An actual sign, indicating the risk of the “technically blind”
An actual sign, indicating the risk of the “technically blind”
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After getting conned into going to the Middle East, Labour are trying hard to turn it into a positive.
Labour has committed to doubling New Zealand’s refugee quota at a cost of $60 million a year.
It comes after Labour leader Andrew Little visited the Zaatari refugee camp in Jordan as part of his trip to meet with New Zealand Army trainers deployed in Camp Taji, Iraq.
Mr Little told The Nation doubling New Zealand’s refugee quote from 750 to 1500 would be about right in terms of its global contribution. Read more »
Matthew Hooton was one of the first to posit that Winston Peters is aiming for a big swansong to leave politics.
The polls are pointing to that conclusion.
He’s never been Prime Minister, but wants to at least have some time in the job.
Sceptics of the Peters’ plan all miss two important points. The first is that the people of New Zealand simply aren’t stakeholders in post-election negotiations. No one voted for Mr Peters to become Jim Bolger’s treasurer in 1996 or Helen Clark’s foreign minister in 2005. On both occasions, voters would have considered the very idea laughable – and, indeed, I was laughed at on Radio New Zealand’sNine to Noon in 2004 when I first raised the idea of Mr Peters becoming foreign minister.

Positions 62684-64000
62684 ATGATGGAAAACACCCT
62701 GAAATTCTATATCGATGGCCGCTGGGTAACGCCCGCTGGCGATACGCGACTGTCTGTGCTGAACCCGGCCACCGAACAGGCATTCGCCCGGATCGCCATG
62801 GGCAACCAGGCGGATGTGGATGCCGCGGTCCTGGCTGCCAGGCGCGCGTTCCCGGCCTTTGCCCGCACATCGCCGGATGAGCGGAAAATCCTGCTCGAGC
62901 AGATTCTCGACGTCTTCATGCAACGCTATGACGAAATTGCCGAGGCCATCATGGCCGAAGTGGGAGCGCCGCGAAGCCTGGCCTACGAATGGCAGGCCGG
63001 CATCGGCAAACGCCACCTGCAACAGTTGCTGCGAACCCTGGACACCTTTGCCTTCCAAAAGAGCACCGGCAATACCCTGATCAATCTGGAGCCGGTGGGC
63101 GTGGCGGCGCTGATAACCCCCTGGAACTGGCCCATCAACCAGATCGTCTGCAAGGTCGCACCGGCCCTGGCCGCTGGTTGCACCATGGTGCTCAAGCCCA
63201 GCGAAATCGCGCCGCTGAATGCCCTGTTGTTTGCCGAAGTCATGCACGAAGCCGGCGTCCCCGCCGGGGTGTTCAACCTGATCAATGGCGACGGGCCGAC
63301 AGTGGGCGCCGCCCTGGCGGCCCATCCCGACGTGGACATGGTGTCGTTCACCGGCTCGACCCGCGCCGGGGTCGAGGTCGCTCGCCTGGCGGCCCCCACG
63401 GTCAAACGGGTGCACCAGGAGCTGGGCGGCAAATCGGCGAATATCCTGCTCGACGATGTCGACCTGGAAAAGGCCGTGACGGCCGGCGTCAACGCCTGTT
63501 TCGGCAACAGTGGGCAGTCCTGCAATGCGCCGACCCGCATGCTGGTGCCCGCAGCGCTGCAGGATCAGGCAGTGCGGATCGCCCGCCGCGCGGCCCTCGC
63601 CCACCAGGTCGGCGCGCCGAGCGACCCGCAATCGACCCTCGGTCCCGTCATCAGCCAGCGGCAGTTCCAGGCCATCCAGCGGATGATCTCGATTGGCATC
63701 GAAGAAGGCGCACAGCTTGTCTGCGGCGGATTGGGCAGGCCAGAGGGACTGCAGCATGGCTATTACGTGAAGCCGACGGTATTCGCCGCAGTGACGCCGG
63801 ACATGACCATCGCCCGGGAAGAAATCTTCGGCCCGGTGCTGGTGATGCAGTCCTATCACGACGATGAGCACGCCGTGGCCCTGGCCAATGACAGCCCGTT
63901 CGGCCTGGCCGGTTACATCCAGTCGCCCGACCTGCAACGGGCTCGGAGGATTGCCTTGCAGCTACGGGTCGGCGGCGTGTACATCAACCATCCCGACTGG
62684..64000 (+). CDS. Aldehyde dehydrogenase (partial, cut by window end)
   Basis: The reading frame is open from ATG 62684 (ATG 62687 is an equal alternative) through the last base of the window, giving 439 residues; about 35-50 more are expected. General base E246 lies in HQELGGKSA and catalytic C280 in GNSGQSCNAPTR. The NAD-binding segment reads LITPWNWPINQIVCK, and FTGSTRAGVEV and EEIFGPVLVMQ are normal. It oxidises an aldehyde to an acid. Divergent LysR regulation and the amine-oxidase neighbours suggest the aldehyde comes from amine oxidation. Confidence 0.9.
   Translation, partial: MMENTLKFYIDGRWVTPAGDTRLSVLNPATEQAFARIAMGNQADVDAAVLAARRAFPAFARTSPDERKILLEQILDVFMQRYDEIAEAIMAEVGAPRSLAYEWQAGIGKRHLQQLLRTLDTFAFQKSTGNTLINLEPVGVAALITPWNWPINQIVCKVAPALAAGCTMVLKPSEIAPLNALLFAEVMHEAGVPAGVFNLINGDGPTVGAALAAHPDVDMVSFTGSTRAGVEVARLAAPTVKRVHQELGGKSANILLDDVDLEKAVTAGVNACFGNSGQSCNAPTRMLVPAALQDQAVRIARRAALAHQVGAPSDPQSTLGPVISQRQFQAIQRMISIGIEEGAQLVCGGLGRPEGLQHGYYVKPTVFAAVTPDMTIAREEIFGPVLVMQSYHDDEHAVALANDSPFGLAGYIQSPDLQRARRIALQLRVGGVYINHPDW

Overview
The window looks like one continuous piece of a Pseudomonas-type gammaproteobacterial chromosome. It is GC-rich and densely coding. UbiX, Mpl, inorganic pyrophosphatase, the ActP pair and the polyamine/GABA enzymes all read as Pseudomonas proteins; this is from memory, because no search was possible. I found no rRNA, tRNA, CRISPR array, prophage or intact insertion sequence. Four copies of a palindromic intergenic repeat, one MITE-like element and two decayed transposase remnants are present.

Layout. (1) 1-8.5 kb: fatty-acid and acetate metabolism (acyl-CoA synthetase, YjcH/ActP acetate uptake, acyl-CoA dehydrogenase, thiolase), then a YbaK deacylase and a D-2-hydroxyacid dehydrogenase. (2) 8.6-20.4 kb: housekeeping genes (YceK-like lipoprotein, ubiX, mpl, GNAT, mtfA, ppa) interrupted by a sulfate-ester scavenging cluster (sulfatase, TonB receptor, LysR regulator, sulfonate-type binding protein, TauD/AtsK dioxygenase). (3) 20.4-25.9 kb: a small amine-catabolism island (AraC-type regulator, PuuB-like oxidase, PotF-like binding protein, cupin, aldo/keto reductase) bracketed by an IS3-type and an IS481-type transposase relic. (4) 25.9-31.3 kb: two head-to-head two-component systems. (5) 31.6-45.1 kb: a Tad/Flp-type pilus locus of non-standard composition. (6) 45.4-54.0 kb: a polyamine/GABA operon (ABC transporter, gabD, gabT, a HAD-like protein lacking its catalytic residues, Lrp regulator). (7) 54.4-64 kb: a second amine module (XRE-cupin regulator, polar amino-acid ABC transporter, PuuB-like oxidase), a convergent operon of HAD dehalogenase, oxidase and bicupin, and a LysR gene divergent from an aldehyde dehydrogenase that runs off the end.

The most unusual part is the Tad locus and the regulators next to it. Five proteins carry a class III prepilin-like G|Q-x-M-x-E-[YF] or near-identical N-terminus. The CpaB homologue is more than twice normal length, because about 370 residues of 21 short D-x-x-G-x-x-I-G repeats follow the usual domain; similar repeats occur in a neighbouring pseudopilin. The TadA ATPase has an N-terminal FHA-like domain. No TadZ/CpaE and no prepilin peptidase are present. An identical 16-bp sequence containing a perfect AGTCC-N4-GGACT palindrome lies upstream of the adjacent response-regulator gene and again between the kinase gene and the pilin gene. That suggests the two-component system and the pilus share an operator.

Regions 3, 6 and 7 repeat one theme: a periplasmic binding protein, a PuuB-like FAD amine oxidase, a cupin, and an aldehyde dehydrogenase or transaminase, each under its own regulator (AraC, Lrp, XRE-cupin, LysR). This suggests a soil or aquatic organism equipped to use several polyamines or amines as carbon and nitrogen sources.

More recently, it’s doubtful New Zealanders have really wanted United Future’s Peter Dunne to have responsibility for tax collection or drug policy, or Act’s David Seymour to set up charter schools. But, immediately after an election, the next is a political lifetime away and the politicians go for whatever they can get, regardless of what voters think.
The second point is that a Peters-chaired government would not be seeking a second term anyway. If Mr Peters’ aspirations could be negotiated back to a single year, Andrew Little or a new National leader would have to wait just 12 months to become prime minister and would then have two full years to refresh the government and make a pitch for re-election. Sir Winston would be safely packed off to Observatory Circle or New Zealand House.
Ambitious politicians would have little doubt they could get voters to forget about the controversial origins of their government in that timeframe. Do you recall what the political controversy du jour was even six months ago? (Hint: in early November I wrote about the Royal New Zealand Navy’s invitation to the US to send a vessel to its birthday party later this year.)
Andrew Little, helped by the Media party, is claiming triumph on his blitzkrieg tour of Iraq…in the shadow of Gerry Brownlee.
Claire Trevett explains why he’s been done like a dinner by those dastardly Nats.
At first blush, the Government’s invitation to Labour leader Andrew Little to visit the troops in Iraq appeared to be a trick.
The question is not so much why Little took up the invitation to go along with Defence Minister Gerry Brownlee. Despite having criticised Prime Minister John Key’s own visit to Iraq as a photo op, Little had no qualms about brandishing photos of himself striding manfully around Taji in his flak jacket.